Poor Google. They’re in a tough spot this time. The Internet giant has hit some cultural snags in Japan before, over how it rolled out its products in the Land of the Rising Sun. This time, they’re in trouble because Google used publicly available historical maps of Tokyo and Osaka in an overlay for its popular (and amazing) Google Earth program.
The problem is, the maps showed the locations of former villages where the “burakumin” used to live in feudal times. The locations have long since been developed with the concrete, steel and glass of modern Tokyo, but the antique map has dredged up centuries and shame, and a fresh spate of anger from the descendants of burakumin as well as government officials who’d just as soon forget that such prejudice ever existed — and apparently still exists. Continue reading →
I caught a cool video story today on NYT.com, about a Double Dutch competition held in Harlem. (You may have to do a search for it once you get to the NYT video page).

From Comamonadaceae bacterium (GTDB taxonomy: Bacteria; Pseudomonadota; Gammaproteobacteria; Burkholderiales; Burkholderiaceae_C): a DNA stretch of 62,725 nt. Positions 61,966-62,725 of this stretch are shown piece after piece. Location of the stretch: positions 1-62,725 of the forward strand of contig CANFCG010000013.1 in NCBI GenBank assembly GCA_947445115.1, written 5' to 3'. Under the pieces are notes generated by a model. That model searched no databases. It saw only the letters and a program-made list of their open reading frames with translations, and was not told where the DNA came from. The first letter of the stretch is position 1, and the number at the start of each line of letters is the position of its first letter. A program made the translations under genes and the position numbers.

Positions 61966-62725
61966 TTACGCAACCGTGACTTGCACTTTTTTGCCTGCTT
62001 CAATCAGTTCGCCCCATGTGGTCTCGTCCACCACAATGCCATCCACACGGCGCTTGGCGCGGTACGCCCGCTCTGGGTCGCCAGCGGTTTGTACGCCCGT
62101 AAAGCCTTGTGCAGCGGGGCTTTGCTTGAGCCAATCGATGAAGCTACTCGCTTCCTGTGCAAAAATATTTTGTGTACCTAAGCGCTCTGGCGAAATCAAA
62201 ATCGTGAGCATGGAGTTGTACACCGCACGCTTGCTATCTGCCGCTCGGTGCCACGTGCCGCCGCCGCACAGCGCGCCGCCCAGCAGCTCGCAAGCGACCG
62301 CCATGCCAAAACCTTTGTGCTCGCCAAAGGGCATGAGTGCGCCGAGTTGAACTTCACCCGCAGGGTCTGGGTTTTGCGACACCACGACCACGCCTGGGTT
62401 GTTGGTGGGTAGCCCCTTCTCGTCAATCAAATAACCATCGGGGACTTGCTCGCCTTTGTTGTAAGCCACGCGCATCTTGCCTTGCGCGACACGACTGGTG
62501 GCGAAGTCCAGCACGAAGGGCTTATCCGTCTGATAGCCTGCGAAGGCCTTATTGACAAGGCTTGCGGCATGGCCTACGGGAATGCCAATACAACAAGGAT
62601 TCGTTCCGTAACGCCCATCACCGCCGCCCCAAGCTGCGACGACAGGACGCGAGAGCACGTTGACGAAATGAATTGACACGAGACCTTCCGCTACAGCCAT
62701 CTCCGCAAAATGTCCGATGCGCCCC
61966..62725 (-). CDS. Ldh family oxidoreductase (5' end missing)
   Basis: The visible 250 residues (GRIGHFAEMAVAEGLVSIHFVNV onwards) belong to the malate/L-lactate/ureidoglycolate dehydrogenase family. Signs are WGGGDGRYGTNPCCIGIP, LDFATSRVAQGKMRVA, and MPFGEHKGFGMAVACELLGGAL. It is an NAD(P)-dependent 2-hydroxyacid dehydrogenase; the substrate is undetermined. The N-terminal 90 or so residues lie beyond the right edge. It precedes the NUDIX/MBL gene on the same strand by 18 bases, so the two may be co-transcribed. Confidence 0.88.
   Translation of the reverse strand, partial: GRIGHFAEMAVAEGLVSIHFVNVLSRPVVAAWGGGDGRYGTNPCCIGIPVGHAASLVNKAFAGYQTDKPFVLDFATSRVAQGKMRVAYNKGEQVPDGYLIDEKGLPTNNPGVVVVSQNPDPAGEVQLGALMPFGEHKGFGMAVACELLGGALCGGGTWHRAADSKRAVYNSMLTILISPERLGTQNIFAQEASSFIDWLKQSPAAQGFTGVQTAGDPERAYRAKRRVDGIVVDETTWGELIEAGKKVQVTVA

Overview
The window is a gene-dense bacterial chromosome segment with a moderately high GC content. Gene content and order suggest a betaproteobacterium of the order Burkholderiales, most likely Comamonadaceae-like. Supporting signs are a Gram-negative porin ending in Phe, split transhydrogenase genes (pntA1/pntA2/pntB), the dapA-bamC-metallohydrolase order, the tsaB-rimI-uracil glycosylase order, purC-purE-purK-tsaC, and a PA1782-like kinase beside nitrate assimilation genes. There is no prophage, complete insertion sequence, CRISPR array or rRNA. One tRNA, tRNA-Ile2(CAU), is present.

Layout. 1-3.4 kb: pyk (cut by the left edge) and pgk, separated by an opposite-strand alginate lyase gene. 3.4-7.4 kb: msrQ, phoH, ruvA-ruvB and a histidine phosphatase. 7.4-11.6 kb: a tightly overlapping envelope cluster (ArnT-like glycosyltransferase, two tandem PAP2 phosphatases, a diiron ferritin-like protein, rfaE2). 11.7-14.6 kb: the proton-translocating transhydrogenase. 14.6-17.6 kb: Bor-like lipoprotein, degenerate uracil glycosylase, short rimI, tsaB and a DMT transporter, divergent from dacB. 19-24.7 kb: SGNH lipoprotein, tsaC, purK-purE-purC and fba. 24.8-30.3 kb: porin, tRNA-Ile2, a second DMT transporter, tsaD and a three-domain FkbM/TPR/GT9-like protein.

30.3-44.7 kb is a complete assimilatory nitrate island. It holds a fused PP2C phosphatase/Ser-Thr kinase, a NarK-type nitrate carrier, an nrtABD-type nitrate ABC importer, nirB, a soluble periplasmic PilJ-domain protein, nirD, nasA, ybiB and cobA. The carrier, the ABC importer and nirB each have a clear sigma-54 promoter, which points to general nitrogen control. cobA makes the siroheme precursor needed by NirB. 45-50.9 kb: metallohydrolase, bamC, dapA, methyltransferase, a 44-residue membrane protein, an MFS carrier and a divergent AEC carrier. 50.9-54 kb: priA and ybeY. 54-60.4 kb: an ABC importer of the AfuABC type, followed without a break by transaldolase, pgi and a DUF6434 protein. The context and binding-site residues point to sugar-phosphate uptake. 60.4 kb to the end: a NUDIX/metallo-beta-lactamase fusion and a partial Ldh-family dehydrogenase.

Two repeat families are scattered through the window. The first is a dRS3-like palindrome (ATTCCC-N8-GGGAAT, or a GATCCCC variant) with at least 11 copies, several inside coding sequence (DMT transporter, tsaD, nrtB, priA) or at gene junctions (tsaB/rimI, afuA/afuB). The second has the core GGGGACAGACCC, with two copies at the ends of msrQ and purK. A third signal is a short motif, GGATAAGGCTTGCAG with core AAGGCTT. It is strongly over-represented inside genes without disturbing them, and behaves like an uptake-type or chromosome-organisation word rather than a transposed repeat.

Interestingly, the competitive African American tradition, which counts the number of times you can jump rope in two minutes and then add on layers of amazing acrobatic performances, has become a focus of Japanese youth who are fascinated with black culture. The NYT story points out that Japanese teams have won “Best of Show” in this competition eight out of the past 10 years, and sure enough, a team from Chiba, the city northeast of Tokyo, won this event.
Another manifestation of this cross-cultural fascination are the young Japanese women who dress in retro-funky ’70s black styles, who are called “ganguro” — “gang girls.”
I finally saw Peter Jackson’s 2005 remake of “King Kong,” and I’m afraid I was underwhelmed. It was corny, and overly long and not engaging, even when the excitement factor revved up for the final third of the film. It reminded me that although Hollywood has been making monster movies since the original 1933 “King Kong,” the monster with the most staying power and screen incarnations — over two dozen movies — didn’t come out of California, but from Tokyo. Continue reading →
Real sushi, from the source: a bento box at a sushi restaurant in Sapporo.
I’m in the middle of a two-week trip to Japan, and it’s been a fascinating visit.
I was born here in Tokyo (an Army brat — my dad, a Nisei from Hawaii, was stationed here and met my mom during the Korean war) and moved to the states when I was 8. But as an adult, I’ve only been in Japan twice — in 1994 and 1995. This time it’s for a family trip, and I’m traveling with my mom.